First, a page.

San Beda Red Cubs’ team captain Migs Pascual didn’t stop from getting better and refused to be slowed down by the COVID-19 pandemic.
While games and scrimmages are still prohibited following the surge of new virus variants in the past months, putting the National Capital Region and nearby areas like Cavite, Laguna and Bulacan under Enhanced Community Quarantine and later on downgraded to Modified ECQ, the former Batang Gilas skipper continued with his individual workouts.
One of the skills he developed was his impressive shooting from the three-point region, but with a twist. Instead of the usual three-point attempt, he shoots his treys via a teardrop.
The teardrop shot is an art developed by several players, such as retired NBA great Tony Parker of the San Antonio Spurs, former PBA MVP Mark Caguioa and ex-PBA scoring champion Mac Cardona.
Pascual was able to showcase his newfound skill set as he showed it on social media, taking teardrop shots from beyond the arc and making them with consistency. This caught the fancy of NLEX Road Warriors general manager and head coach Yeng Guiao and his new players—rookies Calvin Oftana and David Murrell and veteran swingman Don Trollano.
A firm believer of consistency, Guiao is a type of coach who lets his players do whatever their skill sets are.
“My philosophy is you can shoot anything in the game as long as you’re practicing it, as long as you’ve developed some degree of proficiency, decent degree of proficiency. Nakikita ko naman naisho-shoot niya and wala nga halos mintis,” said Guiao.
“If you practiced something and of decent proficiency, OK ‘yun. Sa akin, may standard in taking a three-point shot is about 33-percent (1-of-3) in game situations. That’s your floor. Pinakamababa na ‘yun. You strive and try to get better to make it to 38 to 40 percent. Pero 33, pinakasagad na ‘yan. You have the right to take that open shot. Now, with the skill level of players, the three-point shot is no longer a low-percentage shot. It’s getting closer to 40 to 50 percent for other players. When it’s a skill, it can be developed. It depends on the time, the repetition and the kind of practice you invested to it.”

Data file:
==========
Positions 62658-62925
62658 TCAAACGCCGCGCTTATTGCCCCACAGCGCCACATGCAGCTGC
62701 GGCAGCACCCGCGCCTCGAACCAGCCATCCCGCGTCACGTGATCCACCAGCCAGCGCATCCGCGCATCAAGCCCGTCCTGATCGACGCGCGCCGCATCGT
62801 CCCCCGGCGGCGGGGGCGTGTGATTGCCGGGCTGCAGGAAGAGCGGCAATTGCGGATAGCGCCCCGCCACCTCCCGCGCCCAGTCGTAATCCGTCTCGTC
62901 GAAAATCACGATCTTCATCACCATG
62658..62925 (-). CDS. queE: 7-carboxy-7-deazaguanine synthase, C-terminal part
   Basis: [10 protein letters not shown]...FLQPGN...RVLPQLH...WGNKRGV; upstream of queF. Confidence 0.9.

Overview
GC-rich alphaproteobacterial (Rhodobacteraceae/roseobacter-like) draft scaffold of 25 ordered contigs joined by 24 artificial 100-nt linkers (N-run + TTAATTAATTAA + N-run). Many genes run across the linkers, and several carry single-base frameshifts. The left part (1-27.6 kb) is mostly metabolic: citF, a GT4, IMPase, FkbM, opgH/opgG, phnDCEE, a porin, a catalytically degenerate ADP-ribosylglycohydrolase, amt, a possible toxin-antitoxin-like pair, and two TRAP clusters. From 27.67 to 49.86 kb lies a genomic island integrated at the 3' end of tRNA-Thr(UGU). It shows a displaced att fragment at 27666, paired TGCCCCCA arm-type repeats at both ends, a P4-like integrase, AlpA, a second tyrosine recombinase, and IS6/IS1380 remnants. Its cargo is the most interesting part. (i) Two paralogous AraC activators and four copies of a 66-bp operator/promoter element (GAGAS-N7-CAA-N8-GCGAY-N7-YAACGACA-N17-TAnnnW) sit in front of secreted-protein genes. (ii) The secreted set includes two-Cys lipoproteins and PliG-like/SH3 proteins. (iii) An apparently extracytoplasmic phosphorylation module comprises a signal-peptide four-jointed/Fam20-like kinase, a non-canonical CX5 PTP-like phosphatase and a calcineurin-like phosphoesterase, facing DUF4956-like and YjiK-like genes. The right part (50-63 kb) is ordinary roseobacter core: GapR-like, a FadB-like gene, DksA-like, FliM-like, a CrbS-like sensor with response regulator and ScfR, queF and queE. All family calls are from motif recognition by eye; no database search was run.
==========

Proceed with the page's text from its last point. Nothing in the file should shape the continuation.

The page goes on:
Even incoming PBA rookies Oftana, Murrell and Trollano, who will be reunited with Guiao at NLEX, were also impressed with the shooting of Pascual.
“Para sa akin, wala namang problema as long as pina-practice mo naman everyday. Pagdating naman sa game, kung kumportable ka naman, why not? Pina-practice mo naman,” said Trollano.
Oftana and Murrell agreed with the observation of their teammate.
“Oo, surprised ako kasi malayo ‘yun. Shooting a teardrop sa three-point region, mahirap ‘yun. Kailangan talaga ng practice. Pero kung naisu-shoot mo naman, OK lang,” said Oftana, selected third overall by the Road Warriors in this year’s Rookie Draft.
Murrell, a second-round pick from University of the Philippines, was likewise in awe of Pascual’s new weapon.
“I haven’t seen anything like that. But if he’s consistent at it, why not?” added Murrell.
Pascual has been consistently working out for more than a year now. He has committed to play for the University of the East Warriors in the UAAP in college, but he’s determined to help the Red Cubs in their title drive once the NCAA junior men’s basketball tournament resumes.